On Mother's Day I woke up with a resolve to be fully present. Instead of rushing around and trying to check things off my list, obsessing over getting the laundry done, or trying to be productive ... I opened my eyes to the moment. Put the full weight of my attention into the moment ~ engaged. Grateful. Because when you are present to the moment, it almost demands gratefulness.
And as I was present, I saw my children. Not like I see them every day, I truly saw them.
I smelled the warm sunshine in their hair.
I noticed the slight pudge in Lucy's sweet four year old hands, which will sadly soon disappear.
I saw Ingrid's excitement and nervousness equal as she put on her brand new pair of blue glasses.
I watched the last nine minutes of the Warriors beating the Spurs. I cheered like a schoolgirl while cuddling with DJ on the couch.
I held Lucy in my lap ... because any time I am sitting down, she crawls up into my lap. And on days that I am busy, sometimes I find myself telling her to sit on her own ... because I need to get something done, or because I think she should learn to sit by herself. And yesterday I delighted in the fact that she wanted me.
I ate chocolate donuts with the girls at the donut shop, and ignored how bad they are for me.
I weeded dandelions in the front lawn and felt the warmth on my shoulders.
I baked a flourless chocolate cake and licked the bowl clean. And ate a slice before dinner.
I watched the afternoon sunlight stream through my window and thanked God for this little slice of heaven I get to live in.
I drank a Kentucky Mule and reveled in the taste of the nutty brown bourbon.
I snuggled with my kids as they watched a show on Netflix in the early evening, noting how they giggled at the simplest of things. Drinking it in. Knowing it was fleeting. They won't always be so easy to get a giggle out of.
I laughed at Ingrid's made up jokes ... even though they didn't make sense. But her eyes sparkle when she tells jokes, and I can't help but encourage her childlike wonder.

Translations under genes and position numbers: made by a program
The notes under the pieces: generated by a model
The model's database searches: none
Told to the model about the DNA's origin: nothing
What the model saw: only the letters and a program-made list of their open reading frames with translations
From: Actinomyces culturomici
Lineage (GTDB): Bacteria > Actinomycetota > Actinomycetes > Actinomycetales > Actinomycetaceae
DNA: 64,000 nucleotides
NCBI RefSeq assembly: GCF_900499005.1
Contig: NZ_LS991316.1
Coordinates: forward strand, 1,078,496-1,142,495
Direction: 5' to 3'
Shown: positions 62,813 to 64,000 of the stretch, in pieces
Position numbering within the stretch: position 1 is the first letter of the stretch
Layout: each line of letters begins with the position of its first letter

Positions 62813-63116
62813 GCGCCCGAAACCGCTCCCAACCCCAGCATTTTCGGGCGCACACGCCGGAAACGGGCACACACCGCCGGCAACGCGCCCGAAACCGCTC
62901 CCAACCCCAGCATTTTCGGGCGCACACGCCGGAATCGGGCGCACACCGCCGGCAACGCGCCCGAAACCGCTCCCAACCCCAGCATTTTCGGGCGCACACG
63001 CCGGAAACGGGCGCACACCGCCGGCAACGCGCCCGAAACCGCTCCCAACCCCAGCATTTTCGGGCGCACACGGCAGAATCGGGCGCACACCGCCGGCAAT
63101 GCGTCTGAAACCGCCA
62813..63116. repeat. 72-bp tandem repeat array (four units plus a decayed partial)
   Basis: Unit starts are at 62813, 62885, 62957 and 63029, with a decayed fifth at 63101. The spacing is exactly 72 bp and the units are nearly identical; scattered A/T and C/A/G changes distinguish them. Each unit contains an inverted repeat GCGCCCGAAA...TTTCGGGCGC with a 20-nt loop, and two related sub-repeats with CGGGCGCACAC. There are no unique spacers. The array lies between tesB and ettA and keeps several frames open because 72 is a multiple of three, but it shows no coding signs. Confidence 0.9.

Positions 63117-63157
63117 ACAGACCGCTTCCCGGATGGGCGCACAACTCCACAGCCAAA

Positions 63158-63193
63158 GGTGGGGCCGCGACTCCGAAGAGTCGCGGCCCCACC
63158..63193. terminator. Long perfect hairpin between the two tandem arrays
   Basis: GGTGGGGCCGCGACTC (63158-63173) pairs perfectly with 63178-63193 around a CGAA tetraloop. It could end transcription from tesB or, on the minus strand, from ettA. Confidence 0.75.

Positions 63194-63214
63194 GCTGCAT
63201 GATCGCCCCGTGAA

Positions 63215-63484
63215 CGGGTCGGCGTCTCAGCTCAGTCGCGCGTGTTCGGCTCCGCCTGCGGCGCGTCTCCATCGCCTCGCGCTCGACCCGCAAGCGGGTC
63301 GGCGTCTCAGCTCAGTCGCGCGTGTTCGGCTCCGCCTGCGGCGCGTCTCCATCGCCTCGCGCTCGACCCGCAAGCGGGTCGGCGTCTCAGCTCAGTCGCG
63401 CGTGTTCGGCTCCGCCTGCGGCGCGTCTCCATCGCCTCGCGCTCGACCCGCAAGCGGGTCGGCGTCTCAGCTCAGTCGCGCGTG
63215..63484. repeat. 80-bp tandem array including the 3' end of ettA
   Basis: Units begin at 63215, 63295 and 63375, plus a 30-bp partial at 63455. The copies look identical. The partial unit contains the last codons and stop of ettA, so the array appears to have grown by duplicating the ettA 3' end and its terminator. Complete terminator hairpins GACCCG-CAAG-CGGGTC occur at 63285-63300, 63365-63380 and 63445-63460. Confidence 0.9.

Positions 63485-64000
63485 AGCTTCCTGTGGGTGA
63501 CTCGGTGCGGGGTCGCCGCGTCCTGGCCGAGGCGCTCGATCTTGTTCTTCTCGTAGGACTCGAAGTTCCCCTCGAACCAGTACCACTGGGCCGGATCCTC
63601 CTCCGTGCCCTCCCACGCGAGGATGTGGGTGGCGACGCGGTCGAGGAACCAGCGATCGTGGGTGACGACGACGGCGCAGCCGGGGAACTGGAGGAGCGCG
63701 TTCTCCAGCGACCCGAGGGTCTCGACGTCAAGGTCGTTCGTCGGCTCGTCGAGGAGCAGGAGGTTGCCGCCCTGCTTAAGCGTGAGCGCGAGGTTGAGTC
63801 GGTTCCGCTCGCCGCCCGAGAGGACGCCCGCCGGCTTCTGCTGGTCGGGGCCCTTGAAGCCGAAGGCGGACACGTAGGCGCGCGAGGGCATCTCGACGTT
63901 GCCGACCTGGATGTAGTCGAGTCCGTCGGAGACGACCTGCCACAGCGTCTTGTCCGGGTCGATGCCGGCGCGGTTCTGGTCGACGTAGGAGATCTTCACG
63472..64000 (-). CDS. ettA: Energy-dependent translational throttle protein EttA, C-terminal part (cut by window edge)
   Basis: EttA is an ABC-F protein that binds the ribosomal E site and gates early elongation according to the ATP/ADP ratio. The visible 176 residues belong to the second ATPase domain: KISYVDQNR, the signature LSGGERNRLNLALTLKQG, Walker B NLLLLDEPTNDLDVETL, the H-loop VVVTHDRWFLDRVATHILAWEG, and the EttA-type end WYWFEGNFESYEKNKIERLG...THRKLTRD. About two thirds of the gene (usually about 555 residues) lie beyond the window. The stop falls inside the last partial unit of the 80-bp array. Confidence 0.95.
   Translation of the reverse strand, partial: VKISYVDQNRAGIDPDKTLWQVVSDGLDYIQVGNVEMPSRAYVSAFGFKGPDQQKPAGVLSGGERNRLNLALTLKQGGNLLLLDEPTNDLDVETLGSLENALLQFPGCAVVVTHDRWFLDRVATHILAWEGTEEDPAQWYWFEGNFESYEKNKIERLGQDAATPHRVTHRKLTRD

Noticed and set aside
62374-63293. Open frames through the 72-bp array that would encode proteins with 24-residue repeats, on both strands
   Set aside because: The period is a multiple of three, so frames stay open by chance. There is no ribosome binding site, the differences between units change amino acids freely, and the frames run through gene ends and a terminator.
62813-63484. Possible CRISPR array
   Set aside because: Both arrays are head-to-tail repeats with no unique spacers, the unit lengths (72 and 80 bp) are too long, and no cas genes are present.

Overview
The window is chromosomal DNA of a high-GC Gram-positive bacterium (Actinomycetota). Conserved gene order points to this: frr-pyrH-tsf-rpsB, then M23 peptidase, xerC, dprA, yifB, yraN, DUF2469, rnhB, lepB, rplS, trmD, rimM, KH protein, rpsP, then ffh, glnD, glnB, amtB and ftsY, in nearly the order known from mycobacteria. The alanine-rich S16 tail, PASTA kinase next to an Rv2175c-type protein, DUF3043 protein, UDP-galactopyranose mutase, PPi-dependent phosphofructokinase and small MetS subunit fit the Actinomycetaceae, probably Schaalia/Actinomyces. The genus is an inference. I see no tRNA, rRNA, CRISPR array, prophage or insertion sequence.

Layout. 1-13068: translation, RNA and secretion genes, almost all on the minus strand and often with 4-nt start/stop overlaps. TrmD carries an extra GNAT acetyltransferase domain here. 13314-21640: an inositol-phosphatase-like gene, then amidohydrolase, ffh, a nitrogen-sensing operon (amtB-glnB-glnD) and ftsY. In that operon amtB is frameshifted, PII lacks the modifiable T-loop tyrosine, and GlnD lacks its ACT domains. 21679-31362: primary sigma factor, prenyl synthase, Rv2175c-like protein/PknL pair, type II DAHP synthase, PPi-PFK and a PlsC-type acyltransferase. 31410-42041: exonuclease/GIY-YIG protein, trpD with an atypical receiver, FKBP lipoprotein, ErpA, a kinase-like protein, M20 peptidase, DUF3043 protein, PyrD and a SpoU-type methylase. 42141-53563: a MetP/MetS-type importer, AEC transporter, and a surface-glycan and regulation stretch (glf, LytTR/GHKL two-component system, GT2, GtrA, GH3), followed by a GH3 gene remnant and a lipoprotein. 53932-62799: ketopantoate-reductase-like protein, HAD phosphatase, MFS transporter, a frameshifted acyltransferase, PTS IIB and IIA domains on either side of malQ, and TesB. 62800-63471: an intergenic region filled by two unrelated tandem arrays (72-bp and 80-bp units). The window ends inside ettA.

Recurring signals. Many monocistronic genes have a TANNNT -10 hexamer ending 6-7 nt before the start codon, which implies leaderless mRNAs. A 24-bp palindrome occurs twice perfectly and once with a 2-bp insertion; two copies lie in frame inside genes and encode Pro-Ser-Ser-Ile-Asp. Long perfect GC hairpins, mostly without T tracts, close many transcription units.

I broke from my normal "Castle on a Cloud'" bedtime song, which is a nightly ritual to the girls, to sing them "You'll Always Be" by the Drew Holcomb band. It makes me feel warm, fuzzy, and nostalgic because I sang it to DJ on our ten year anniversary last year.
I still felt the struggle of the day. I still felt the tension of kids fighting, dishes piling up, and worries on the edge of my mind. But I tried to engage in the tension of the current moment. Whatever it was.
And as I laid in bed at night, I was grateful. I wondered how could I wake up Monday morning and keep it going. Stay present. Be grateful. Not get washed away in the normal Monday grind - rush to get the girls up, get Ingrid out to the bus, load Lucy in the car, drop her off at a friends' house, rush off to my Monday morning church staff meeting ~ while simultaneously thinking about my grocery list, undone laundry, photography sessions that needed editing, when I was going to squeeze in a workout, checking email ... doesn't this all seem familiar? Please tell me I'm not the only one rushed into the torrent of to-do's that hits you hard on Monday morning!
So I don't have the answer. I don't have any "quick tips" or "three easy steps to being more grateful", but I do know that yesterday I somehow did it. And it was almost magical. So real it was almost surreal. I turned of the overactive, practical Mama and business owner brain for a day. I shut off social media and email. And I engaged fully. And I found it so deeply refreshing.
So, for now, I will do my best to keep coming back to the present. To engaging in the moment. At the very least, I will take one day a week to shut it down. To rest. To take a family day. A sabbath. Where I shut off all distractions. And live present. Grateful.
What a gift. Life is such a gift. And I spent so many of my growing years dreaming of the moment when I would have a husband, and children, and a house. And here I am. And I don't want to miss it. I don't want to miss a darn minute. It's too precious.
Life is beautiful. I hope I can see that. Even today. Even on Monday.
It was summed up well in the last lines of the novel I finished last night in bed, "...she was actually savoring the whole morning, trying to catch it, pin it down, keep it safe before all those precious moments became yet another memory."
*** I highly recommend the novel! One of the best I've read in a long, long time. "What Alice Forgot", by Liane Moriarty.